¶ 5 RSI submitted each of its estimates to Greg Peters, an adjustor for Reese, AFIE's local agent. After reviewing each estimate, Peters recommended that AFIE reimburse RSI for the full amount. AFIE requested Peters to review the amounts claimed on the February 1994 and July 1994 estimates and to check for duplications. Following his examination of the estimates and invoices provided by RSI, including three subcontractor invoices fabricated by RSI, Peters found no duplication and recommended that AFIE provide full payment. AFIE sent checks based on these recommendations. Additionally, three of AFIE's own employees also reviewed the RSI estimates and failed to discover any double billing, although one employee did discover a nine dollar mistake.

¶ 6 Sometime in December 1994, RSI left the Metcalf job. However, some of the restoration work was not yet completed, so the Metcalfs retained other contractors to correct and finish the restoration of their home. In February 1995, AFIE sued RSI and Harrison under several contract and tort theories.

¶ 7 During the initial discovery period, RSI claimed that several pertinent documents relating to the Metcalf project were taken in a burglary. These documents included a Job Cost Detail Report ("JCDR"), which was an internal document maintained by RSI for each of its projects to keep a record of the actual costs associated with that project. Though it claimed that certain source documents were lost as a result of the burglary, RSI was nevertheless able to recreate the JCDR in June 1995. AFIE contended that the burglary had been staged. During discovery, Harrison and RSI provided this recreated JCDR and the source documents they claimed to have used in the recreation process to AFIE by August 1995. No more than a month later, when it deposed Chris Stavheim, RSI's accounting clerk, AFIE knew that the JCDR was recreated. Harrison admitted that parts of the recreated JCDR were a "best-shot effort" based on a review of the information available to them at the time of the recreation. Three of the subcontractor invoices RSI provided AFIE in support of the JCDR were fabricated by RSI.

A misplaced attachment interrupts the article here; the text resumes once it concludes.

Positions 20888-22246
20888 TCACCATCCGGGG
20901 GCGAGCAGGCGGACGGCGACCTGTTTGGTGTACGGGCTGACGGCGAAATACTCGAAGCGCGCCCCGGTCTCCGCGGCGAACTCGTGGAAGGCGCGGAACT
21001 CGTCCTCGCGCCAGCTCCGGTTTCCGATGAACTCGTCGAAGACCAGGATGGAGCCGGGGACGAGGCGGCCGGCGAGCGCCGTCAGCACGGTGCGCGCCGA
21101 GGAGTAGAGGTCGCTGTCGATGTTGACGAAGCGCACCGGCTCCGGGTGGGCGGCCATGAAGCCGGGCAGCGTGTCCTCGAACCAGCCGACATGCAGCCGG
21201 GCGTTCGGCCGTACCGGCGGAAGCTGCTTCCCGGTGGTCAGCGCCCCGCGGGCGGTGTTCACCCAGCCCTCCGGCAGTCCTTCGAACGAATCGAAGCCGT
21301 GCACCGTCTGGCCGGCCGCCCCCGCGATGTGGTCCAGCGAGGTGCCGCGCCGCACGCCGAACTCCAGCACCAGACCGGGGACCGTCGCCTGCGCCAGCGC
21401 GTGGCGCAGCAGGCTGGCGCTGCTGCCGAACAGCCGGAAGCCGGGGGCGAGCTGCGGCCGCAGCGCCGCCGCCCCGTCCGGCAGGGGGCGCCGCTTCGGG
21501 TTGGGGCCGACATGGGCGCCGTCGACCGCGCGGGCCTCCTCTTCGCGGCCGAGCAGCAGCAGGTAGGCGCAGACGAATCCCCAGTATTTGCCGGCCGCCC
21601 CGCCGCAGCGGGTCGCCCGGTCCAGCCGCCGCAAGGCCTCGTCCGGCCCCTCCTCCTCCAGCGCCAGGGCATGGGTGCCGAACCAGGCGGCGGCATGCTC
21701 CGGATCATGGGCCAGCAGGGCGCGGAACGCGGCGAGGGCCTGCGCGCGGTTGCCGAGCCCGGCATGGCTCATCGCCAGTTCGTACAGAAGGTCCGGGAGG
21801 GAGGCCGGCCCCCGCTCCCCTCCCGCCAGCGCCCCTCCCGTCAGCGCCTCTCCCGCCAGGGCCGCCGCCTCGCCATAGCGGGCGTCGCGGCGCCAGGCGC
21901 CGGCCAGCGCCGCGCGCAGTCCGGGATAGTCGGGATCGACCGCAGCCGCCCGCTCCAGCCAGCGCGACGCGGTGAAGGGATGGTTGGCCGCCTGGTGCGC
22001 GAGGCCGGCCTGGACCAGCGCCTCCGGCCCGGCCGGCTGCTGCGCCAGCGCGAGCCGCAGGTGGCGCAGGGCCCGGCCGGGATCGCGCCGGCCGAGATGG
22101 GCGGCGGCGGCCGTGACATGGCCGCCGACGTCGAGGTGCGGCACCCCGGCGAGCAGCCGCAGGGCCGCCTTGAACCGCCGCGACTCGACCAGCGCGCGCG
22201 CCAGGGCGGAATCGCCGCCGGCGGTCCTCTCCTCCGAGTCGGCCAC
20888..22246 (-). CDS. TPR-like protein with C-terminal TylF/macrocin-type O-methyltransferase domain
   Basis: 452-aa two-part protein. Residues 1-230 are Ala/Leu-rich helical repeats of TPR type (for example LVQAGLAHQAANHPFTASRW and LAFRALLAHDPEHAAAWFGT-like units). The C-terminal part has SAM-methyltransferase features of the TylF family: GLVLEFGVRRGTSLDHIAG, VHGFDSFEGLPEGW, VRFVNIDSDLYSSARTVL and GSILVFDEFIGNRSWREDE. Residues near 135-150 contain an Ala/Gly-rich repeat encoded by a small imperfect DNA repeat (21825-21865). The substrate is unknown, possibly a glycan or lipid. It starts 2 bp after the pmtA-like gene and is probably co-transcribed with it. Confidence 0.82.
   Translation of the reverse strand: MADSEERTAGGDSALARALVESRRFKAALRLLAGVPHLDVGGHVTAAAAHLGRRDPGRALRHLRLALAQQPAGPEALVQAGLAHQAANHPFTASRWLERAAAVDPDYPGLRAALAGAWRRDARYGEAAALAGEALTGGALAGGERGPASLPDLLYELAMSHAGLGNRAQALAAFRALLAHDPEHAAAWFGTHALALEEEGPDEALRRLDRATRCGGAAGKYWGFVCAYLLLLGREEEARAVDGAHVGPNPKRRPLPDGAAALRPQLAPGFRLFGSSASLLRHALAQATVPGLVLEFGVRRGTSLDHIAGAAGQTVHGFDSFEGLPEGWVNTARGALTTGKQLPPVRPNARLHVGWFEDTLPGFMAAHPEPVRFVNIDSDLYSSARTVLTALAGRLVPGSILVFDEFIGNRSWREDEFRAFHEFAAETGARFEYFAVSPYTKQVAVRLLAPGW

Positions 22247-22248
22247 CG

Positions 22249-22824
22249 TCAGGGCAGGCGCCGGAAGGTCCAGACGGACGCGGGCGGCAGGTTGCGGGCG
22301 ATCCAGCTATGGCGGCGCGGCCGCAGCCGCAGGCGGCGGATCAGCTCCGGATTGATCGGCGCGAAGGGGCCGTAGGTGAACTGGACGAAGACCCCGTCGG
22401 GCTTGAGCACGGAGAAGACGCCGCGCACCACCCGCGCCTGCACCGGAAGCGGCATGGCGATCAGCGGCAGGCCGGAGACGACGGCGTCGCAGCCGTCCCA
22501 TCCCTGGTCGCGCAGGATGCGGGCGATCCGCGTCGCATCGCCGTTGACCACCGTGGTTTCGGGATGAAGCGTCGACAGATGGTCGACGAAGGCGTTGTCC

¶ 8 On February 2, 1996, RSI and Harrison filed a motion for summary judgment against AFIE and for partial summary judgment against the Metcalfs. In this motion, RSI and Harrison argued that Harrison could not be held personally liable because she acted only in her capacity as president of RSI and was thus shielded by the corporate veil. Moreover, they asserted that no circumstances existed to justify piercing the corporate veil in order to hold Harrison liable under the equitable doctrine of alter ego. In response to this argument, AFIE and the Metcalfs contended that Harrison could be held liable for her own personal torts and that she had provided insufficient evidence to justify a grant of summary judgment in her favor on the alter ego theory. While the trial court ultimately denied RSI and Harrison's motion for summary judgment, it did conclude that "there [were] no genuine issues of material fact and defendant Judi Harrison [was] entitled to judgment as a matter of law on any claim or effort to pierce the corporate veil."